Charter school representatives seized the opportunity Wednesday to tout their performance against D.C. Public Schools, just weeks after a city report was released that favored the public-private institutions.
At a D.C. Council hearing on the performance of all public schools, charter school representatives showed up in droves to remind council members about their higher average test scores and graduation rates and to beg for more funding.
Ramona Edelin, executive director of the D.C. Association of Chartered Public Schools, said charters don't get funding for the arts or sports programs like DCPS does even though roughly 40 percent of public school students attend charters. By her analysis, nonuniform funding for DCPS -- money that charters do not get -- ranges from $72 million to $127 million annually.
"We urge the council and the city ... to walk the talk with respect to and resources for its charter schools," Edelin said. "They're doing everything you want them to."
Last month D.C.'s deputy mayor for education released a report recommending that three dozen D.C. Public Schools campuses be closed or turned around, likely reinvented as charter schools. While a boost for the charter community, some on Wednesday warned that special education children could be left behind in such a transition.
Shawn Ullman, an attorney for the advocacy group University Legal Services, reminded the council that a complaint had been filed with the U.S. Department of Justice claiming discrimination in charter schools admission policies against special education children. As "decisions are being made about closing schools," she said, she hoped city leaders would pay attention to the needs of all children.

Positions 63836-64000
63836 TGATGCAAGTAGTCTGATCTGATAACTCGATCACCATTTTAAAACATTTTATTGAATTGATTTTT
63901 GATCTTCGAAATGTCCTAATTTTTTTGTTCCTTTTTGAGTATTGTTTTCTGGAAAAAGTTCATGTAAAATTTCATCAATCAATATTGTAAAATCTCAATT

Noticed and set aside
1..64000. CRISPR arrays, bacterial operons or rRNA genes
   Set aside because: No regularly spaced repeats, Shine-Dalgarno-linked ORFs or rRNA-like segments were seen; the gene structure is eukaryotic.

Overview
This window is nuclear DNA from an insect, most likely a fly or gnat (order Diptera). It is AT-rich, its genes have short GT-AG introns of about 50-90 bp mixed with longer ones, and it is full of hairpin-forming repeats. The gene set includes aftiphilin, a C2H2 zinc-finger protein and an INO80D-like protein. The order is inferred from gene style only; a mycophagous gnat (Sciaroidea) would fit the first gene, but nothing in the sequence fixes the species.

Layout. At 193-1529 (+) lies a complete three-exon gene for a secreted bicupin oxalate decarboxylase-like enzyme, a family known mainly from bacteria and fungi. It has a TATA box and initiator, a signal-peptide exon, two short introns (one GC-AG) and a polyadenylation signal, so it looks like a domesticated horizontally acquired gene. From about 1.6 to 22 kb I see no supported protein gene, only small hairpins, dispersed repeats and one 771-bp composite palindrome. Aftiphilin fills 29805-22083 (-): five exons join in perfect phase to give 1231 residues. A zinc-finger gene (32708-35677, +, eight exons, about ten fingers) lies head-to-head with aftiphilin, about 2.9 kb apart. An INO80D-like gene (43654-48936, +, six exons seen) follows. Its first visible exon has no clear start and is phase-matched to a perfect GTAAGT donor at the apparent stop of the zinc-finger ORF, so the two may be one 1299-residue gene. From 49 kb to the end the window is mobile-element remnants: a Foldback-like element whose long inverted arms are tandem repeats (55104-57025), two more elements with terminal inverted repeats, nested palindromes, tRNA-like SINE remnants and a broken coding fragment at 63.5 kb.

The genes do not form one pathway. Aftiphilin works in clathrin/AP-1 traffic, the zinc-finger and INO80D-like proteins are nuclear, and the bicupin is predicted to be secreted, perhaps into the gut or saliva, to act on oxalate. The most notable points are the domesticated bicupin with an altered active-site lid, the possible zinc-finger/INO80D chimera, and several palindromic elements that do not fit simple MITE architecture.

"There are lots of charter schools serving special education well ... it just needs to be even," Ullman said. "And if you are focusing on charter schools [as a solution], you need to make sure that includes students with disabilities."
But DCPS' handling of students with special needs still must be improved, said Judith Sandalow, executive director of the Children's Law Center. She said one of her clients with a neurological disorder was placed in a wheelchair after an operation. DCPS suggested three schools that were handicap accessible -- turns out only one of them actually was, she said.
"There's a sort of disconnect between what people wish were true and the reality of what's true on the ground," she said.